Maturity models and safety culture: A critical review

2018-03-05T10:51:05Z (GMT) by A.P.G. Filho Patrick Waterson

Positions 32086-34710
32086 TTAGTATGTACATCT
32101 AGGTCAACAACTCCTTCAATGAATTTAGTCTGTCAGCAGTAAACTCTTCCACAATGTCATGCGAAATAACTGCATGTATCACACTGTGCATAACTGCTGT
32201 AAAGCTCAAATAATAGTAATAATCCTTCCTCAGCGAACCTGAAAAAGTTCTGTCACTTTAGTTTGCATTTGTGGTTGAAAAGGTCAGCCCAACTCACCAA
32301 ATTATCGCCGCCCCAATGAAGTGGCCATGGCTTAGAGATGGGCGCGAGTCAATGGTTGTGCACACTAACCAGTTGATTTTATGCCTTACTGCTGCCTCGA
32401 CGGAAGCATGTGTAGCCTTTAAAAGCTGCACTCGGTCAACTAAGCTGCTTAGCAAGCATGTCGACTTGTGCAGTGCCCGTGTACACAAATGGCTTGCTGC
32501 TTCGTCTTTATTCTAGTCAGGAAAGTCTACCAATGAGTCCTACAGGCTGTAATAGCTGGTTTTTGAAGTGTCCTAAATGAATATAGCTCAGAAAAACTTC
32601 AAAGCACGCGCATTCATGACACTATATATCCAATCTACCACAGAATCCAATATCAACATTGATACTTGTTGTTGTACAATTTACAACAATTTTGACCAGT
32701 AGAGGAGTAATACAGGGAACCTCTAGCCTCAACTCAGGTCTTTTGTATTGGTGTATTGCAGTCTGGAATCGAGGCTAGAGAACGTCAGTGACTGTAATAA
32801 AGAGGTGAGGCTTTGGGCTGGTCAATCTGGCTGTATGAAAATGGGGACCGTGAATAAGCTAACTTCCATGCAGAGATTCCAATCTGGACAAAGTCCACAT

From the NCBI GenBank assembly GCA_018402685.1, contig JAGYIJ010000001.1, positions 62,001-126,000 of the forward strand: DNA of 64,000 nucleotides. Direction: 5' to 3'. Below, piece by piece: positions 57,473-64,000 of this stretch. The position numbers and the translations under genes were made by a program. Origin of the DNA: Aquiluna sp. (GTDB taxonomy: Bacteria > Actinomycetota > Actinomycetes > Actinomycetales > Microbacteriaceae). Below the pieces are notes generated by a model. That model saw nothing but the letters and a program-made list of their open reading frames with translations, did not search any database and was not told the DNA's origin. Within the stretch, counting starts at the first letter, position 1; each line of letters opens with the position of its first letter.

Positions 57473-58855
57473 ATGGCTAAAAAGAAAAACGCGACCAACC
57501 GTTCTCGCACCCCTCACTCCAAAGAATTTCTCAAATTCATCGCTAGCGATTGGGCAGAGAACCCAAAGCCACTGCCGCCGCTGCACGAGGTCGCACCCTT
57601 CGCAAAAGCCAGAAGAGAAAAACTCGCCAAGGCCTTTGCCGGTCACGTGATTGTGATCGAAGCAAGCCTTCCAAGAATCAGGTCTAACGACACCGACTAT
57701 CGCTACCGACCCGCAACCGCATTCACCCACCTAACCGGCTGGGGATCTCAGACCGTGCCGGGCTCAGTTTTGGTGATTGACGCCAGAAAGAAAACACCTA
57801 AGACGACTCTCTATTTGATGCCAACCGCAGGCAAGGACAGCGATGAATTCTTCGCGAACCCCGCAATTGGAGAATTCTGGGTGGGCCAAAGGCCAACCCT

The available evidence suggests that maturity models are a popular means of assessing safety culture in organisations. The aim of the present study was to review their conceptual underpinnings and roots, as well as provide details of how they have been used to assess safety culture (e.g., types of methods used, coverage of safety domains). A total of 41 publications were reviewed based on a set of selection criteria (e.g., studies which explicitly reported data or a case study which used a maturity model). The findings indicate steady growth in the use of maturity models to assess safety culture particularly within domains such as construction, the oil and gas industries and healthcare. We also found that most studies focus on providing a descriptive account of safety culture using maturity models and make limited attempts to assess the reliability/validity of outcomes from their use. We discuss the strengths and weaknesses of maturity models in the light of our findings, alongside identifying a number of new directions for future work of relevance to safety researchers and practitioners (e.g., the need for more detailed case studies of the use of maturity models to assess safety, as well as more attention to the underlying theory guiding use of maturity models).